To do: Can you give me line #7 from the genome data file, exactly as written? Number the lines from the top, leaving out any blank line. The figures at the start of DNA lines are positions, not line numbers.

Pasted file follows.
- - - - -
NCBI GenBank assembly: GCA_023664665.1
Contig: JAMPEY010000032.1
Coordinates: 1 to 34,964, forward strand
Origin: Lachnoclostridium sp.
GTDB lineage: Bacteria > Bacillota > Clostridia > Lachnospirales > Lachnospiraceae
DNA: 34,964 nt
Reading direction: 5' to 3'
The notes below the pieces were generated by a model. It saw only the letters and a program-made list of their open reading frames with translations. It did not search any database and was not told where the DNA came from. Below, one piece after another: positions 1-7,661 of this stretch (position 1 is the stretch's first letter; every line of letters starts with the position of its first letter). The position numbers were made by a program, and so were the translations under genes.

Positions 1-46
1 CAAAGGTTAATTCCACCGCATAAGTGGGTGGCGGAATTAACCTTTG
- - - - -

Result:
Reading direction: 5' to 3'